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Are Earnings After 62 Included When Social Security Calculates My PIA?


Today’s Social Security column addresses questions about how income earned after previous earnings are inflation indexed at 62 affect how benefits rates are calculated, recalculation of WEP reductions due to substantial covered earnings and the family maximum benefit. Larry Kotlikoff is a Professor of Economics at Boston University and the founder and president of Economic Security Planning, Inc.

See more Ask Larry answers here.

Have Social Security questions of your own you’d like answered? Ask Larry about Social Security here.

Are Earnings After 62 Included When Social Security Calculates My PIA?

Hi Larry, I’ve done a bunch of searching online and can’t seem to find an answer to this question. I’ve read that you take the highest 35 years of earnings that go into the AIME number that is then applied to the bend point formula to get to your PIA at 62.

Then after 62, the PIA is adjusted only by COLAs just like for people receiving benefits. Then after the PIA is COLA adjusted, your rate is decreased or increased depending on when you claim relative to full retirement age.

I’ve also read that if you have earned income that falls within your highest 35 years of earnings occurring after 62, that would change your AIME that could change your PIA.

I have not been able to find anything that explains how the PIA would be determined if say at 63 and 64 I have income that fell within my highest 35 years. Would years of income earned after 62 change the AIME that goes into the PIA formula?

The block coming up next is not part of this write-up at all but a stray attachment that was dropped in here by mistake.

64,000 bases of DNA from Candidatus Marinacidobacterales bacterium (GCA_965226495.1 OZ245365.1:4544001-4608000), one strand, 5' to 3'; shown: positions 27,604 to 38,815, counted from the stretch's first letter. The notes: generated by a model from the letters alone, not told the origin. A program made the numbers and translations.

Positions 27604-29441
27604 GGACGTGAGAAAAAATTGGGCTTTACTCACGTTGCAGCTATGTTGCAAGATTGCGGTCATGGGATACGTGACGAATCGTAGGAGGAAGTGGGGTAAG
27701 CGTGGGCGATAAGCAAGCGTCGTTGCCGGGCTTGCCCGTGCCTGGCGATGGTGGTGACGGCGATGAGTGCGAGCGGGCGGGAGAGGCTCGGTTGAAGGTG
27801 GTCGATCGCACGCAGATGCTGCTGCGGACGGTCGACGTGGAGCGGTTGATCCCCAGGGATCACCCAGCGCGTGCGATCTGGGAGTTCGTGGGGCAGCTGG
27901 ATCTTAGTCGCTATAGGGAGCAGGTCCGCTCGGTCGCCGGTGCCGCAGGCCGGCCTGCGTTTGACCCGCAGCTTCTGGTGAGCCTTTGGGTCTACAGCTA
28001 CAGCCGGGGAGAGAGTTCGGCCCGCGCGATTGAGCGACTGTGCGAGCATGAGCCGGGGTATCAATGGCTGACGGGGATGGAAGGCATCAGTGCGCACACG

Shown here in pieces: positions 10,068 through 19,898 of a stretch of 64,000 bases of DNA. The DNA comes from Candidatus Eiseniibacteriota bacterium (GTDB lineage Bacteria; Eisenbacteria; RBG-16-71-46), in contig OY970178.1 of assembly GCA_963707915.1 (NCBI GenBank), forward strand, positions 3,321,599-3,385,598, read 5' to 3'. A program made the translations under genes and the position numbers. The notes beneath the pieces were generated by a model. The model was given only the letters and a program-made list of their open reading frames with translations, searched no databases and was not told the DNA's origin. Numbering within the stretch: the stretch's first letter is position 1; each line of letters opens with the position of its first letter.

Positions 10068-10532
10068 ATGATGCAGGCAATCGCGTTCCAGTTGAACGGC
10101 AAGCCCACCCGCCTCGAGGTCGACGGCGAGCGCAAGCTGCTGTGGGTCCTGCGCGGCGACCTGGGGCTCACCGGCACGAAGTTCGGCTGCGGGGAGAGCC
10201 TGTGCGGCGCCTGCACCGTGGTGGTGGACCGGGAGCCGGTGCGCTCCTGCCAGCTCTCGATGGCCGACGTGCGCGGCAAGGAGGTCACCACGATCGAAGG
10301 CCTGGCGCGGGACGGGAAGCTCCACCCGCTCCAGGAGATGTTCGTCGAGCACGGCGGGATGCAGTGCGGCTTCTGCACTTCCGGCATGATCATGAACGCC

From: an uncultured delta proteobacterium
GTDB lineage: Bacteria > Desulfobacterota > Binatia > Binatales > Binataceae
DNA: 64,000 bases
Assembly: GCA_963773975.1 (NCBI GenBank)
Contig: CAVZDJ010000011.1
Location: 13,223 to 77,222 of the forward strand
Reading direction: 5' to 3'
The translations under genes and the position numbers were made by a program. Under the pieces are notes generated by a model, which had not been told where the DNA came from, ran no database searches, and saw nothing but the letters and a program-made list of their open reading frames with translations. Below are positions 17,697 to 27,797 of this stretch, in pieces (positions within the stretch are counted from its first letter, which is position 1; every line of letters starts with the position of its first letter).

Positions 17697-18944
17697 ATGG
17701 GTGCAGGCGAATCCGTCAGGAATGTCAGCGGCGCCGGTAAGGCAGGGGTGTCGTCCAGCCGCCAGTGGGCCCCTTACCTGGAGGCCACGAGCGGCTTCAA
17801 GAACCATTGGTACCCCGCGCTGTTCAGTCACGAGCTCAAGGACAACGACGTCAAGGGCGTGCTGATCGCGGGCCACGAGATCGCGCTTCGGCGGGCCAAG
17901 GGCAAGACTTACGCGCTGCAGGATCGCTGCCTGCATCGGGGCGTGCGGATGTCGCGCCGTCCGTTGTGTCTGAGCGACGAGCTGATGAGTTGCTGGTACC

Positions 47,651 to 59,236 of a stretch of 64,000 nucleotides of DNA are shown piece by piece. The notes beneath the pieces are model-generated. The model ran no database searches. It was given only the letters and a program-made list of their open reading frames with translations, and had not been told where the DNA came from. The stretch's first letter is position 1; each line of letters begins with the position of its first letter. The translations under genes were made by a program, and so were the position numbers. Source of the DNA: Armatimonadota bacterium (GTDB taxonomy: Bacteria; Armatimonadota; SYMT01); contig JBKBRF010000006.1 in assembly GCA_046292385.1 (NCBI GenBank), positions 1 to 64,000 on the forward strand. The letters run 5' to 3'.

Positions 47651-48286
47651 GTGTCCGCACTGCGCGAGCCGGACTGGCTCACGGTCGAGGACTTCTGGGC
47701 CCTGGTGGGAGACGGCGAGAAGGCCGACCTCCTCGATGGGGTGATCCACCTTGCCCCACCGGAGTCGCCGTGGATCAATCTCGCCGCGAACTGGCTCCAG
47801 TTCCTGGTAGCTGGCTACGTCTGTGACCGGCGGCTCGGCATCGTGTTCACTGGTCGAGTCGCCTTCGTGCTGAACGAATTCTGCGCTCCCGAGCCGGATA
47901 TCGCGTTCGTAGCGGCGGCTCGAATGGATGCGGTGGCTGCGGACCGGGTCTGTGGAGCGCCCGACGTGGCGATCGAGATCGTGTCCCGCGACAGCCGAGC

How are the COLAs factored in? Thanks, Jimmy

Hi Jimmy, Yes earnings in the year that a person turns 63 and 64, and earnings in any other year for that matter, can be included in their top 35 earnings years and be used to calculate their Social Security retirement benefit rate.

A person’s primary insurance amount (PIA), which can first be accurately calculated effective with the year in which they reach 62, is the amount that they would receive if they start drawing their Social Security retirement benefits the month they reach full retirement age (FRA).

Social Security retirement benefit rates are based on an average of a person’s highest 35 years of Social Security covered wage-indexed earnings. Indexing converts a person’s historical annual earnings to amounts more reflective of current day dollars. For example, a person born in 1959 who earned $20,000 in 1991 would have those 1991 earnings indexed to an amount close to $50,000 when calculating their Social Security retirement benefit rate.

The reason that a person’s PIA for retirement benefits can’t be calculated until the year they reach 62 is because their past yearly earnings need to be indexed based on the average wage index (AWI) in the year they turn 60.

And those AWI amounts aren’t available until shortly before the year that a person reaches 62. Thus, PIAs and benefit rates for people reaching 62 after 2021 can only be estimated at the present time. The base PIA calculated when a person turns 62 can be recalculated after any subsequent year in which they earn more than they did in one of their previous highest 35 years of wage-indexed earnings.

And all Social Security cost of living (COLA) increases that occur after a person reaches 62 are added to their base PIA, regardless of whether or not the person has started drawing benefits. Best, Larry

Will Social Security Recalculate My WEP Reduction If I Have Additional Substantial Earnings Years?

Hi Larry, I am subject to the WEP and am drawing teacher retirement. I have 21 years of substantial covered earnings.

I wish to start my Social Security retirement benefits soon when I will be 68. I will continue to report substantial earnings for two or three more years. Will the SSA recalculate my additional years with substantial covered earnings or do I need to ask them to do so?

I know they will recalculate for a new PIA if appropriate. I understand that SSA does its recalculations to be effective in January each year. Thanks, Charles